Nadal had learnt to live with it but as he grew older, the condition of his left foot deteriorated.

Not that it’s stopped him. There’s a reason he’s known as El Matador.

This is a man that dominated the 2022 French Open while dosed up on numbing injections and anti-inflammatories in an attempt to quell the pain.

He remarkably defeated four top 10 players and dropped just three sets in the tournament, despite competing with barely any sensation in his left foot.

Could Djokovic or Federer have achieved the same result with the same physical impediment? I dare to doubt either of these phenomenal athletes but I can’t imagine either demonstrating the same mental fortitude that Nadal showcased in his Parisian triumph.

It’s a ferocious resilience that has served him incredibly well across his 20-year career.

His body has suffered as a consequence of his distinctive style but even in the twilight of his career, he has continued to conquer. As competitors learnt in the 2022 Australian Open, you underestimate him at your peril. Two sets down against Daniil Medvedev in the final, he roared back to claim victory in a gruelling five-hour contest.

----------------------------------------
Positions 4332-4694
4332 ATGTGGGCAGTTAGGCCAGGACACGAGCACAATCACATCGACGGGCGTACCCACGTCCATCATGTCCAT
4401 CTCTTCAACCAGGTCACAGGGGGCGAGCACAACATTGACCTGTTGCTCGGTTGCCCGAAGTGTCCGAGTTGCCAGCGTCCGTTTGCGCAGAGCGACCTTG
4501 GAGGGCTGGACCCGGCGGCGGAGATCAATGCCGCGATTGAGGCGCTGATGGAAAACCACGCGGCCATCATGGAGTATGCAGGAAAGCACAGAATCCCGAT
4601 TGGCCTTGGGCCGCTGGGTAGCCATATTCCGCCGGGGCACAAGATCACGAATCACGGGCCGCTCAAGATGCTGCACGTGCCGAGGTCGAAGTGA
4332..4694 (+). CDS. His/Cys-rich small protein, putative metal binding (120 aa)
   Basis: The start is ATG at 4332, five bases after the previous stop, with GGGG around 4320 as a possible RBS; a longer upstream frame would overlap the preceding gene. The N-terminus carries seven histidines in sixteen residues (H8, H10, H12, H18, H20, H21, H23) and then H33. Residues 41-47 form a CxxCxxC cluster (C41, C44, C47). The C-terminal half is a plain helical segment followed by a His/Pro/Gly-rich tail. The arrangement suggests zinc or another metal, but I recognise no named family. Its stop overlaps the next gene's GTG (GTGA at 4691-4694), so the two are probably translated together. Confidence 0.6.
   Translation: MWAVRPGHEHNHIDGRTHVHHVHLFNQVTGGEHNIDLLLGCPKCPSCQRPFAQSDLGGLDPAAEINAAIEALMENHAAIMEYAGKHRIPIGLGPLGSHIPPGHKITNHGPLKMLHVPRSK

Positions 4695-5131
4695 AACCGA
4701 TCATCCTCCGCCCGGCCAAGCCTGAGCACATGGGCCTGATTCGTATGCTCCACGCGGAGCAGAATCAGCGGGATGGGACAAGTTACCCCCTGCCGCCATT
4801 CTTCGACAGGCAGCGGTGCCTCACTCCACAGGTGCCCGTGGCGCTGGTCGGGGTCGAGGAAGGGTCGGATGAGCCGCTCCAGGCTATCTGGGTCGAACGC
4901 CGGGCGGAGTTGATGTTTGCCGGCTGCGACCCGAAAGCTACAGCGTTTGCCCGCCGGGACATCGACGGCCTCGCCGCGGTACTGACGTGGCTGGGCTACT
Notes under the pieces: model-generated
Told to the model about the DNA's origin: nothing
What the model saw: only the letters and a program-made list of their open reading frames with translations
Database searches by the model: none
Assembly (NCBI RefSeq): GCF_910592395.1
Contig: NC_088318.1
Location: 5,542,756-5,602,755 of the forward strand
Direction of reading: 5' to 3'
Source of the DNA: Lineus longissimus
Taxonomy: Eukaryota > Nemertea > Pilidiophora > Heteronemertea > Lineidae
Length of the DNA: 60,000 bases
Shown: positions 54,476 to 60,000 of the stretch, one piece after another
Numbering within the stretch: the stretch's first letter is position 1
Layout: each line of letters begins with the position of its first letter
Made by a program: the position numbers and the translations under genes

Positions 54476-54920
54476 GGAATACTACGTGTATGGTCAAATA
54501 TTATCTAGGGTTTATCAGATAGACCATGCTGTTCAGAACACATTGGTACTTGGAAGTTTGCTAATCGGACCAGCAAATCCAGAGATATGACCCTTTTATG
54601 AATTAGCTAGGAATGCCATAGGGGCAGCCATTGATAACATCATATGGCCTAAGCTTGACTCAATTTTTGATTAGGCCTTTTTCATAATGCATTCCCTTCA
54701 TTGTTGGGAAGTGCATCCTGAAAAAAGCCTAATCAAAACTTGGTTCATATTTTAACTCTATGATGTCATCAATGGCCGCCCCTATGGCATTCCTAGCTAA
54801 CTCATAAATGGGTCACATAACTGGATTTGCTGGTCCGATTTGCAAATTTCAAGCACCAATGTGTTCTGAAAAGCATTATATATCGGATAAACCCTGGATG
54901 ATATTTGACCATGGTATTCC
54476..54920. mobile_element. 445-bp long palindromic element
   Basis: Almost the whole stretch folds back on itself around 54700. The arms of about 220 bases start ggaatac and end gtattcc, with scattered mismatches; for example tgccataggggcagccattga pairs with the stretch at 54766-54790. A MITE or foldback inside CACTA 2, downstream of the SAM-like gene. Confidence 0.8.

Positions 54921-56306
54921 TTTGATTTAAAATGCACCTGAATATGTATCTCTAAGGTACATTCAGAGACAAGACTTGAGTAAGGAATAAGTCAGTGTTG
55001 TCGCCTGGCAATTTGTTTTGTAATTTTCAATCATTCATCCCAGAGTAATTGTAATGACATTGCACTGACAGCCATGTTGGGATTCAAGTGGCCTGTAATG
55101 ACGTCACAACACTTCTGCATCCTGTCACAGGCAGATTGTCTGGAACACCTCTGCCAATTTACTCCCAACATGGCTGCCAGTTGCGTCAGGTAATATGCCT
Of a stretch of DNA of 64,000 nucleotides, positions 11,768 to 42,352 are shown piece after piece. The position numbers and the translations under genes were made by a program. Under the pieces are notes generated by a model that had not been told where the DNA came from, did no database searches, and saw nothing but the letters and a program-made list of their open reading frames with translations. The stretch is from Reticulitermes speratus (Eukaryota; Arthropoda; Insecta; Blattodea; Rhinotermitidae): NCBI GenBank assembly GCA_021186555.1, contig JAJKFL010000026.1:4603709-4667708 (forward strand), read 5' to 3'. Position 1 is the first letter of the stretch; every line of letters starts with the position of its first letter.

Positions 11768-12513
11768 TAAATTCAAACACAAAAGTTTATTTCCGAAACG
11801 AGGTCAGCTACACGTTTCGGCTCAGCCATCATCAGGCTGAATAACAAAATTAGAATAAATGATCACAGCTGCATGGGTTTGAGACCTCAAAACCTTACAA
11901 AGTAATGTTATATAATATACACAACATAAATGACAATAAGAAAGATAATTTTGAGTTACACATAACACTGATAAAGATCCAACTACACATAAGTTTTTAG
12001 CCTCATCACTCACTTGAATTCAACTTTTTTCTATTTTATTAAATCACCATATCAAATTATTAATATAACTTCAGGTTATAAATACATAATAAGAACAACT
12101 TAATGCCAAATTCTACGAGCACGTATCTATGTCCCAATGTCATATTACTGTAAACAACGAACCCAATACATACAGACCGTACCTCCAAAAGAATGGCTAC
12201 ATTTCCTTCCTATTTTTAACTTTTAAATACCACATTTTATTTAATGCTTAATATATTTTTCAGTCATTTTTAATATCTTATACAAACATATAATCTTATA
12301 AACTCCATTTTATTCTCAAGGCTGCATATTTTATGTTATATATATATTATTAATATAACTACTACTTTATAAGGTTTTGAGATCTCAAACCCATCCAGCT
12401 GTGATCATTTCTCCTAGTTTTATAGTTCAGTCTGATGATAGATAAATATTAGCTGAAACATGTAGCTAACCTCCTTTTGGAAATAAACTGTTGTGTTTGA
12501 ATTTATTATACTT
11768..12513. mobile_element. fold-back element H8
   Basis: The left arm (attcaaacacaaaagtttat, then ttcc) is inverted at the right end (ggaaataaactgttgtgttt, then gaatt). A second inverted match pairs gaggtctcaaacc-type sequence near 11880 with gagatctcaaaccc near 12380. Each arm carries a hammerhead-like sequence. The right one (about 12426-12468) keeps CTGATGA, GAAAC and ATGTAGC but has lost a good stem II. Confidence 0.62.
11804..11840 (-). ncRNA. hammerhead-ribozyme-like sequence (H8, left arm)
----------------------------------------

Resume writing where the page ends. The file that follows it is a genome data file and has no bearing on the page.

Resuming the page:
And Nadal has won major titles while defeating Federer and Djokovic en route; three times in fact. Djokovic has only defeated the other members of the ‘Big Three’ once on the way to the US Open title in 2011, while Federer has never achieved the feat.

We were extremely privileged to watch Nadal, Federer and Djokovic compete against one another at the peak of their powers. Yet for the greatness of the other two, no one will ever surpass Nadal’s clay court dominance and no one will come close to emulating his unique skillset.

And if you're still not convinced by this argument, Nadal's head-to-head record against the other two in Grand Slams looks like this:

10-4 v Federer
11-7 v Djokovic

Case closed.